To make this technique more widely available, MIT engineers have now devised a way to automate the process, using a computer algorithm that analyzes microscope images and guides a robotic arm to the target cell.
Researchers could also use it to learn more about how neural circuits are affected by brain disorders.
Our hope is this technology will allow you to look at what's happening inside a cell, in terms of neural computation, or in a disease state," says Ed Boyden, an associate professor of biological engineering and brain and cognitive sciences at MIT, and a member of MIT's Media Lab and McGovern Institute for Brain Research.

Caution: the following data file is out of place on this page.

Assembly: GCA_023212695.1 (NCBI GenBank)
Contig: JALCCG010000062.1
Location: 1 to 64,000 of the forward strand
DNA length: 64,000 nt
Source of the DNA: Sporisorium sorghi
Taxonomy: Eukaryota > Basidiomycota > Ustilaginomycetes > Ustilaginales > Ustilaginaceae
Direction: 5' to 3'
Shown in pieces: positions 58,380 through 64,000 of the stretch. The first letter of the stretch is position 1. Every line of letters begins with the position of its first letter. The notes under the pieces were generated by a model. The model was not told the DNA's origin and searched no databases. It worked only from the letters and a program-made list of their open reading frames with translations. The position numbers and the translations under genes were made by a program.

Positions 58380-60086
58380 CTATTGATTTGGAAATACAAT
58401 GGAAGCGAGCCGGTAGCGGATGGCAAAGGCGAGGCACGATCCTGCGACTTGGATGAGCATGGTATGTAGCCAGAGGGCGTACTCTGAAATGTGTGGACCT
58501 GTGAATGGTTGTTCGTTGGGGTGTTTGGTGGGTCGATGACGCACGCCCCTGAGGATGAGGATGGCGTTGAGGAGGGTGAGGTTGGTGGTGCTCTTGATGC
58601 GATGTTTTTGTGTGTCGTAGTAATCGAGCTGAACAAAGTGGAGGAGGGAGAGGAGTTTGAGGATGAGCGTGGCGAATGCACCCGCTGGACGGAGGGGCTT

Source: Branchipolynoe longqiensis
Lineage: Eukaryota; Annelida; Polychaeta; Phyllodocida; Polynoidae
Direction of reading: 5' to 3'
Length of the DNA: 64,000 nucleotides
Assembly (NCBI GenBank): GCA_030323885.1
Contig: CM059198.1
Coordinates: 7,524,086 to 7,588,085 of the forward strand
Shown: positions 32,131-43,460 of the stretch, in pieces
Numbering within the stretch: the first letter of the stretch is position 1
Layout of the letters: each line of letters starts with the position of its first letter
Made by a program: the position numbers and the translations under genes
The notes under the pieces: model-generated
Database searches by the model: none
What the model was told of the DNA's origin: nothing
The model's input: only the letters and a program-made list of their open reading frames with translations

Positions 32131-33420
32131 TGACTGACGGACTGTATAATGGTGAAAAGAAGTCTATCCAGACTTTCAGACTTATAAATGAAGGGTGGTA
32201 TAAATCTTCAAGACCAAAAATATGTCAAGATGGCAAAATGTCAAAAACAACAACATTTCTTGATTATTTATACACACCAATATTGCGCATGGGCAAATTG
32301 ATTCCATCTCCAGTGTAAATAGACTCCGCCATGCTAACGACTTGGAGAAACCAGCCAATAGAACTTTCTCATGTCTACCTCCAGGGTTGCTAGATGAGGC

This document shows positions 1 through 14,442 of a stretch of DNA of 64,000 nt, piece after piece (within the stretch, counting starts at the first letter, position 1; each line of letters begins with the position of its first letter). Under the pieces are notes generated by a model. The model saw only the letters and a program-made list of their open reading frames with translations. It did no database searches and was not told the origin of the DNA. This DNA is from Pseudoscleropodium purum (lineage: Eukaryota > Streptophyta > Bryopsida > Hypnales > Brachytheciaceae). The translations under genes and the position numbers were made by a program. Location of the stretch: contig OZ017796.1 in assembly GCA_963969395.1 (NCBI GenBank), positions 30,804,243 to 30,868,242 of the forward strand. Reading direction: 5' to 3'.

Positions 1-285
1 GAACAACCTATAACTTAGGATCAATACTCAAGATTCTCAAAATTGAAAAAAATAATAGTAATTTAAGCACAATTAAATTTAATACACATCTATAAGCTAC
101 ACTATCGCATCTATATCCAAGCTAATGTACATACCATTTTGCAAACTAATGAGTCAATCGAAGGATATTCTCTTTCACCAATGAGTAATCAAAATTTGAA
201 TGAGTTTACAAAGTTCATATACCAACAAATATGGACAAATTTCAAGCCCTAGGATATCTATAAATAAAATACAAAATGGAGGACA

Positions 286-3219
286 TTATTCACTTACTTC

For more than 30 years, neuroscientists have been using a technique known as patch clamping to record the electrical activity of cells.
This method, which involves bringing a tiny, hollow glass pipette in contact with the cell membrane of a neuron, then opening up a small pore in the membrane, usually takes a graduate student or postdoc several months to learn.
There are two types of patch clamping: a "blind" (not image-guided) method, which is limited because researchers cannot see where the cells are and can only record from whatever cell the pipette encounters first, and an image-guided version that allows a specific cell to be targeted.